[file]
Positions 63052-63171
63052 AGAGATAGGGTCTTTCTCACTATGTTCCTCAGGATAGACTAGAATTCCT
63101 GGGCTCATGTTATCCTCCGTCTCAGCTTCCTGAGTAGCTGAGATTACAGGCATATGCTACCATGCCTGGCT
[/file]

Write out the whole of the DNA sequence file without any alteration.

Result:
Positions 63052-63171
63052 AGAGATAGGGTCTTTCTCACTATGTTCCTCAGGATAGACTAGAATTCCT
63101 GGGCTCATGTTATCCTCCGTCTCAGCTTCCTGAGTAGCTGAGATTACAGGCATATGCTACCATGCCTGGCT